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Introduction: September 2017 saw the launch of the British Columbia (BC) Emergency Medicine Network (EM Network), an innovative clinical network established to improve emergency care across the province. The intent of the EM Network is to support the delivery of evidence-informed, patient-centered care in all 108 Emergency Departments and Diagnostic & Treatment Centres in BC. After one year, the Network undertook a formative evaluation to guide its growth. Our objective is to describe the evaluation approach and early findings. Methods: The EM Network was evaluated on three levels: member demographics, online engagement and member perceptions of value and progress. For member demographics and online engagement, data were captured from member registration information on the Network's website, Google Analytics and Twitter Analytics. Membership feedback was sought through an online survey using a social network analysis tool, PARTNER (Program to Analyze, Record, and Track Networks to Enhance Relationships), and semi-structured individual interviews. This framework was developed based on literature recommendations in collaboration with Network members, including patient representatives. Results: There are currently 622 EM Network members from an eligible denominator of approximately 1400 physicians (44%). Seventy-three percent of the Emergency Departments and Diagnostic and Treatment Centres in BC currently have Network members, and since launch, the EM Network website has been accessed by 11,154 unique IP addresses. Online discussion forum use is low but growing, and Twitter following is high. There are currently 550 Twitter followers and an average of 27 ‘mentions’ of the Network by Twitter users per month. Member feedback through the survey and individual interviews indicates that the Network is respected and credible, but many remain unaware of its purpose and offerings. Conclusion: Our findings underscore that early evaluation is useful to identify development needs, and for the Network this includes increasing awareness and online dialogue. However, our results must be interpreted cautiously in such a young Network, and thus, we intend to re-evaluate regularly. Specific action recommendations from this baseline evaluation include: increasing face-to-face visits of targeted communities; maintaining or accelerating communication strategies to increase engagement; and providing new techniques that encourage member contributions in order to grow and improve content.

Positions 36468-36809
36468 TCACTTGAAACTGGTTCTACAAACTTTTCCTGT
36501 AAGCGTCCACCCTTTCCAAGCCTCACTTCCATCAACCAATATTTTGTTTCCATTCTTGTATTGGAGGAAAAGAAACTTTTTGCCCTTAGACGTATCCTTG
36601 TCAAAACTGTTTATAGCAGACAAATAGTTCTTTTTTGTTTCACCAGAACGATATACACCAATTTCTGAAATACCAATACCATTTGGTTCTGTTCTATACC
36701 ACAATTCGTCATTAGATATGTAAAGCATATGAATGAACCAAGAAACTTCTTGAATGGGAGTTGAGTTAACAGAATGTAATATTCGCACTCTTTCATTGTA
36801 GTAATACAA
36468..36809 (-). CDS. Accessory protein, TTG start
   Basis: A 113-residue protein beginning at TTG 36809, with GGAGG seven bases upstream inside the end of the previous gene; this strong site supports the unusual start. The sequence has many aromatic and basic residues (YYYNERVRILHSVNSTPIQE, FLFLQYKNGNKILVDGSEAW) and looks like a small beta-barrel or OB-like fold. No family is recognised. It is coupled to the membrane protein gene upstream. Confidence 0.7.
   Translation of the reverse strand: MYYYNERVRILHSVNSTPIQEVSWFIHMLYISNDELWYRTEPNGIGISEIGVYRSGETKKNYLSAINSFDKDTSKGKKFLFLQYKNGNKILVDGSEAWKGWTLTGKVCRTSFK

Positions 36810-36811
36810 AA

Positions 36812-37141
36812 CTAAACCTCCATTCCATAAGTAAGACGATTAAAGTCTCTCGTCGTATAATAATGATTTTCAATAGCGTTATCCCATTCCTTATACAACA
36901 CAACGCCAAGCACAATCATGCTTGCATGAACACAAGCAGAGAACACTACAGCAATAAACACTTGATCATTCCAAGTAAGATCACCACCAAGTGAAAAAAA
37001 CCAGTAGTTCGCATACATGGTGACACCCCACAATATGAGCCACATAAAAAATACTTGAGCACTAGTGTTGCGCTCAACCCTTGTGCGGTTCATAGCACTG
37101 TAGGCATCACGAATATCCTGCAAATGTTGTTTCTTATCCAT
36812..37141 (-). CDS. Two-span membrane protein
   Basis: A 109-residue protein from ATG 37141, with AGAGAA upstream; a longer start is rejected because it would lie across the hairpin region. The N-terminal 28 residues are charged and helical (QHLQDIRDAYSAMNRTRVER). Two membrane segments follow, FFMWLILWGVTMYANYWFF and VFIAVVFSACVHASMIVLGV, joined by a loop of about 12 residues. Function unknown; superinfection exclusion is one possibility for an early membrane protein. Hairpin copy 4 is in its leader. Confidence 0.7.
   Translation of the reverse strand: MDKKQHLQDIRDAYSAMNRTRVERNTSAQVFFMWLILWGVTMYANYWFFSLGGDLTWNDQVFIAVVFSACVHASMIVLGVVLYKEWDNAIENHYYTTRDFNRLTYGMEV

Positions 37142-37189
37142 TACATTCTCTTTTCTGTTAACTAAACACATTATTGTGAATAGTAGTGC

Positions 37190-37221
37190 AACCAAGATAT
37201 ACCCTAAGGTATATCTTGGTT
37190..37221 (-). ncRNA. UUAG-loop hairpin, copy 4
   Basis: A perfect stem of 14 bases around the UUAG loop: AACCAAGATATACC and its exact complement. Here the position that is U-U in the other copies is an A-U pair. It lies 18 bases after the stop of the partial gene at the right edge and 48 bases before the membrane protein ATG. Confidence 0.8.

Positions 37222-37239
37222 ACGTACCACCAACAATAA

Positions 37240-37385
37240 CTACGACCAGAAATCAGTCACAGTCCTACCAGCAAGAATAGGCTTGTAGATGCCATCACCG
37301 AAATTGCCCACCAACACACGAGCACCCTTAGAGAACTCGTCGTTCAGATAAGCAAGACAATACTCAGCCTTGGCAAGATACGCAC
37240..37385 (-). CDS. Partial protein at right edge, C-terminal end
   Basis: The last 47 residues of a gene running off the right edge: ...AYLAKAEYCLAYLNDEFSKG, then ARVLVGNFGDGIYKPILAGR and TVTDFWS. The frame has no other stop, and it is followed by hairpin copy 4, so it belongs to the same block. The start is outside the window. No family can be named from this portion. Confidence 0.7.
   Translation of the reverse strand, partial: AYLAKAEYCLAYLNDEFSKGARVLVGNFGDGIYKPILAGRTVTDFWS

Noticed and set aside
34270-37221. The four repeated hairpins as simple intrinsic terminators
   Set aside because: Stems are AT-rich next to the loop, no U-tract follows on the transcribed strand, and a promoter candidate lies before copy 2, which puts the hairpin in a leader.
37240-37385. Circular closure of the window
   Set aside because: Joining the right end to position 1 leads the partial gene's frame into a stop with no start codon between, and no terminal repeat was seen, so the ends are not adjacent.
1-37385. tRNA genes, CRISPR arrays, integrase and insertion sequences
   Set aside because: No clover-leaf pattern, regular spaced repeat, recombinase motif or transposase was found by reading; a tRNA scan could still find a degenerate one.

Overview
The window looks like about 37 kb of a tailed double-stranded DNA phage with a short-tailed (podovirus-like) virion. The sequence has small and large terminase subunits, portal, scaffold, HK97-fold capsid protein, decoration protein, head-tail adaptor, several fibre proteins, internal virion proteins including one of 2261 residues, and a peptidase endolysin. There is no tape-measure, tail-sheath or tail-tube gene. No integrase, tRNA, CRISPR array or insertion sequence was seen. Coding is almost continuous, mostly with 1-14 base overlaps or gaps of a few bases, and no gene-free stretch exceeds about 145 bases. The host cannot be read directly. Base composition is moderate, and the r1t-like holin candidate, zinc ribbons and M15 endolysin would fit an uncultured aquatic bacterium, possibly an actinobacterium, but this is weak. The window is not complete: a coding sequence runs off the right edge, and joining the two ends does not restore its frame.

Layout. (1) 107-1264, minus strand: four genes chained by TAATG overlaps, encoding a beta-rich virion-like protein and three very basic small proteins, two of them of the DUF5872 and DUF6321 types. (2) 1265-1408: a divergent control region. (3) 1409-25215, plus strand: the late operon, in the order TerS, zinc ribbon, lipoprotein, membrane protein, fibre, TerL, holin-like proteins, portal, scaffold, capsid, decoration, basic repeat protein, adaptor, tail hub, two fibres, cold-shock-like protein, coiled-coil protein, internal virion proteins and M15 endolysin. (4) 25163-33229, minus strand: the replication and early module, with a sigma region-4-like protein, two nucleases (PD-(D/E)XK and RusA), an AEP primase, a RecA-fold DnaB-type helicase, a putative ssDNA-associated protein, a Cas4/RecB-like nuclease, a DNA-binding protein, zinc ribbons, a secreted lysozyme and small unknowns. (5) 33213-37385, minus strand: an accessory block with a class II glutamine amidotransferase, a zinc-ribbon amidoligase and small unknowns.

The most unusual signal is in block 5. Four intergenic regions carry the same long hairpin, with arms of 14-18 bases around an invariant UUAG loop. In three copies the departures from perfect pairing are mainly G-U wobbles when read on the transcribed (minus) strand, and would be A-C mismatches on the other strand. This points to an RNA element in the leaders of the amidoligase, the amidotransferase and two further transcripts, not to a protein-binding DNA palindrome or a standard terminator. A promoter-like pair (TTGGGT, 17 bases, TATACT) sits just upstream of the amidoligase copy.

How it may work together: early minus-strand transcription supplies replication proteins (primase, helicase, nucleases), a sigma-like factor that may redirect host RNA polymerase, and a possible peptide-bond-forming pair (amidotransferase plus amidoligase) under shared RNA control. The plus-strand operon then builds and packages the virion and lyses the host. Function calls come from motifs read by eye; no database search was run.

Among the solar proxies, κ1 Cet, stands out as potentially having a mass very close to solar and a young age. We report magnetic field measurements and planetary habitability consequences around this star, a proxy of the young Sun when life arose on Earth. Magnetic strength was determined from spectropolarimetric observations and we reconstruct the large-scale surface magnetic field to derive the magnetic environment, stellar winds, and particle flux permeating the interplanetary medium around κ1 Cet. Our results show a closer magnetosphere and mass-loss rate 50 times larger than the current solar wind mass-loss rate when Life arose on Earth, resulting in a larger interaction via space weather disturbances between the stellar wind and a hypothetical young-Earth analogue, potentially affecting the habitability. Interaction of the wind from the young Sun with the planetary ancient magnetic field may have affected the young Earth and its life conditions.
Introduction: Atrial fibrillation and flutter (AFF) are the most common arrhythmias presenting to the emergency department. A coordinated ED AFF electronic order-set and management pathway was developed in collaboration with cardiologists at our institution. The primary objective of this study was to compare the ED length of stay pre and post pathway implementation. Secondary objectives included comparison of the following outcomes pre and post-pathway (PRE & POST): AFF Clinic referral rates, ED return rates, and mortality. Methods: This was a retrospective case series of patients presenting to our quarternary care ED with AFF pre and post AFF pathway implementation. Cases were identified using an administrative database covering 120 000 annual ED visits. Trained research assistants and the primary investigator extracted data from the electronic medical record. 20% of all charts were double collected to ensure accuracy (k=0.85). Descriptive variables were described using counts, means, medians and confidence intervals. Chi-square statistics of dependent samples were calculated for the primary outcome. Results: We examined 307 cases of AFF presenting to our ED (n=130 PRE; n=177 POST). Demographic variables were similar PRE and POST: mean age (66.0 [95%CI 63.8-68.3] PRE; 65.0 [63.0-67.0] POST), % male (59.2% PRE; 59.3% POST), presenting rhythm (66.2% A.fib [58.0-74.3] A. flutter 29.2% [21.4-37.0] PRE; 61.0% A.fib [53.8-68.1] A. flutter 17.5% [11.9-23.1] POST), and CHADS2VASC score (2.1 [1.8-2.4] PRE; 1.9 [1.7-2.1] POST). The mean ED LOS decreased by 72.5 minutes (95% CI -22.9 to -122.1; P < 0.001). AFF clinic referral rates increased from 16.9% PRE to 25.4% POST (not significant). ED return rates within 30 days for AFF, CHF, major bleeding and CVA were unchanged. 30 day mortality rates were not statistically different (1.5% PRE vs. 2.8% POST). Conclusion: A coordinated ED AFF pathway was associated with a significant reduction in ED LOS without significant changes in ED return rates or mortality.